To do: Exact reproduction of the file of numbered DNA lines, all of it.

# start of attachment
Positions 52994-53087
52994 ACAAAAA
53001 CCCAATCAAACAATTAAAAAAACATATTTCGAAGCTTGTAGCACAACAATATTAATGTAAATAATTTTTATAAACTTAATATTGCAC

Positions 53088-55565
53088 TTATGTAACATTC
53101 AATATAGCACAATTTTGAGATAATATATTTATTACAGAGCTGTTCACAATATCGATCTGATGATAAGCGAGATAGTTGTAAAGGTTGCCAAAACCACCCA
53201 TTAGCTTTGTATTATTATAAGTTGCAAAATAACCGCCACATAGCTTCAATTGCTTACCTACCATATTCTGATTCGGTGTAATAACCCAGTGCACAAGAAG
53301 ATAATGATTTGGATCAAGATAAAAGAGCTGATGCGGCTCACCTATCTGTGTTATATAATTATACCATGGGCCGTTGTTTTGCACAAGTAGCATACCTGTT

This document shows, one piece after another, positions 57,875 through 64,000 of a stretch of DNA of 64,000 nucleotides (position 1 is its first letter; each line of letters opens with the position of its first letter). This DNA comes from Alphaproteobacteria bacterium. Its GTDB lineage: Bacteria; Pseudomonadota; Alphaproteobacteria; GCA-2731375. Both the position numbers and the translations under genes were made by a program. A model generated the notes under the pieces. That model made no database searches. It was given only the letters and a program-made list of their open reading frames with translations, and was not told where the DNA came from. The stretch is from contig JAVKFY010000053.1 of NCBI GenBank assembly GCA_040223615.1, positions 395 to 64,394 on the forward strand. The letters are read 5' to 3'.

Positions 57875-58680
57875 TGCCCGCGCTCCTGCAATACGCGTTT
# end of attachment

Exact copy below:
Positions 52994-53087
52994 ACAAAAA
53001 CCCAATCAAACAATTAAAAAAACATATTTCGAAGCTTGTAGCACAACAATATTAATGTAAATAATTTTTATAAACTTAATATTGCAC

Positions 53088-55565
53088 TTATGTAACATTC
53101 AATATAGCACAATTTTGAGATAATATATTTATTACAGAGCTGTTCACAATATCGATCTGATGATAAGCGAGATAGTTGTAAAGGTTGCCAAAACCACCCA
53201 TTAGCTTTGTATTATTATAAGTTGCAAAATAACCGCCACATAGCTTCAATTGCTTACCTACCATATTCTGATTCGGTGTAATAACCCAGTGCACAAGAAG
53301 ATAATGATTTGGATCAAGATAAAAGAGCTGATGCGGCTCACCTATCTGTGTTATATAATTATACCATGGGCCGTTGTTTTGCACAAGTAGCATACCTGTT

This document shows, one piece after another, positions 57,875 through 64,000 of a stretch of DNA of 64,000 nucleotides (position 1 is its first letter; each line of letters opens with the position of its first letter). This DNA comes from Alphaproteobacteria bacterium. Its GTDB lineage: Bacteria; Pseudomonadota; Alphaproteobacteria; GCA-2731375. Both the position numbers and the translations under genes were made by a program. A model generated the notes under the pieces. That model made no database searches. It was given only the letters and a program-made list of their open reading frames with translations, and was not told where the DNA came from. The stretch is from contig JAVKFY010000053.1 of NCBI GenBank assembly GCA_040223615.1, positions 395 to 64,394 on the forward strand. The letters are read 5' to 3'.

Positions 57875-58680
57875 TGCCCGCGCTCCTGCAATACGCGTTT